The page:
As Palm Beach and Broward County criminal defense lawyers, we’re all too familiar with the unfortunate case of Marissa Alexander, the Florida woman thrown in prison for firing a warning shot in self-defense.
Back in 2010, Ms. Alexander fired a warning shot near her estranged husband who had been threatening her (and had a history of domestic violence). Although nobody was injured, and because of archaic mandatory minimum gun laws, Ms. Alexander was sentenced to 20 years in prison — the jury deliberated for a mere 12 minutes.
For Ms. Alexander, the criminal justice system failed to deliver justice. It did prove effective in one significant way, however: it shed a light on the ugly reality that comes with mandatory minimum gun laws in the Sunshine State.
Our Palm Beach and Broward County criminal defense lawyers know that anti-terrorism security checks often overlap with domestic law enforcement, in no place more than in the airport. Unfortunately, as it relates to that combination, Ft. Lauderdale-Hollywood International Airport is receiving a lot of unfavorable attention.
For the second year in a row, the airport has ranked in the top 10 of all airports across the country (3 of which are in Florida) in terms of number of guns seized by security personnel, according to the Transportation Safety Administration.
In 2014, security officers confiscated 49 firearms at security checkpoints at the Ft. Lauderdale airport, compared with 45 the year before. But are all of the gun seizures that took place at the airport evidence of willful terrorist, or even criminal, activity?
When you’re pulled over by a police officer, you should reasonably expect a few things to happen: they will probably ask for your license and registration and they may even ask you to step out of your vehicle for further questioning. You should not expect the law enforcement officers to seize your cash, especially when you’re not charged with a crime.
All over the country, law enforcement officers from thousands of departments are regularly seizing cash from motorists they pull over — and it’s a federal government program that’s allowing them to do so.
As our Palm Beach and Broward County criminal defense lawyers know, in the last 13 years, over $2.5 billion has been taken away from people who were never charged with a crime; most of that money, which was taken from innocent motorists, was spread out among state-level law enforcement agencies for their own use.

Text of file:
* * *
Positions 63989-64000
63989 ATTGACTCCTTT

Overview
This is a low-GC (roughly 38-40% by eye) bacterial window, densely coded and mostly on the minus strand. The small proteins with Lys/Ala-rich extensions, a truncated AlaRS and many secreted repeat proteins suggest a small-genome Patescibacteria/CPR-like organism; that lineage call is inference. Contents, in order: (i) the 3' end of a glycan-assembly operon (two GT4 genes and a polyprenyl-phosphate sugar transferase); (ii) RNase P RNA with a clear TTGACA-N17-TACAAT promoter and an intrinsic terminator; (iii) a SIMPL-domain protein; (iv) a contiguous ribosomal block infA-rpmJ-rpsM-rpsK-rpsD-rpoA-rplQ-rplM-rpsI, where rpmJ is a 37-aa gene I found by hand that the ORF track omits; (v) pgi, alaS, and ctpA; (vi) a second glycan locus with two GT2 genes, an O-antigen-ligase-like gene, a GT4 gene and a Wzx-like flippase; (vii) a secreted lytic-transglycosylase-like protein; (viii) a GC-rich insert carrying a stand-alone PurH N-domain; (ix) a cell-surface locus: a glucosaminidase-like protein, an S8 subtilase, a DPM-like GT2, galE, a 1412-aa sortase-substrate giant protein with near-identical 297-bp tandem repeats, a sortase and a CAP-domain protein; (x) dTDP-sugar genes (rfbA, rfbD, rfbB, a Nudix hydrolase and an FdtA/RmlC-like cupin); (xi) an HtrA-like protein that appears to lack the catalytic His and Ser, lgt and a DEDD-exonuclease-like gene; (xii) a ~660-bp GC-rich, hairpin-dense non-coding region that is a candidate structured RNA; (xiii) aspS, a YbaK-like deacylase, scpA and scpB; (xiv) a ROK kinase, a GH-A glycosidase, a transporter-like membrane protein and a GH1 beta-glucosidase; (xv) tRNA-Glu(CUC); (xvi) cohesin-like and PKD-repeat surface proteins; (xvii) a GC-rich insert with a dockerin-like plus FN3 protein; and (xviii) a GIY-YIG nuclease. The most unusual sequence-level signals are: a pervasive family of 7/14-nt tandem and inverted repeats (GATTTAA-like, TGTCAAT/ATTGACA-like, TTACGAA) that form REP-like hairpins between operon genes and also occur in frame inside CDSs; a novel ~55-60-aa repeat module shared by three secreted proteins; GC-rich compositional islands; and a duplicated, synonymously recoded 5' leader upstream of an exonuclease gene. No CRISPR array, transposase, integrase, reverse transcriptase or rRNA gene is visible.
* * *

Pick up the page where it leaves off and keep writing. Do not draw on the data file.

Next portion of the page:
As our Palm Beach and Broward County criminal defense lawyers know, it’s fairly common for people to hand out legal advice that they might have heard on “Suits” or offer medical opinions they might have seen on “Grey’s Anatomy.”
But this incident out of West Palm Beach illustrates a stunt gone too far: a teenager was caught impersonating an OB/GYN at St. Mary’s Medical Center. This case reminds us of a case from 2012, in which a different Florida teen posed as a medical assistant at Osceola Regional Medical Center and treated patients.
We know that there are a number of legal issues brought up by these cases, including laws being violated and the possibility of charges being filed. Still, there are other issues — such as mental health — that must be considered.
As we all know, different parents have different parenting styles. The customs employed in child-rearing vary by culture, region, and neighborhood — and many differences of opinion on the matter exist within single homes.
In this area of life, as our criminal defense lawyers know, the law frequently comes into play in the form of child abuse and child neglect laws, which are designed and enforced to ensure the well being of the most vulnerable members of society.
However, as we will discuss below, recent reports of child neglect charges in various questionable cases reveal that perhaps the line between acceptable parenting styles and instances of child abuse has been blurred; perhaps law enforcement authorities are turning parents into criminals — when they haven’t actually broken any laws.
Florida Criminal Lawyers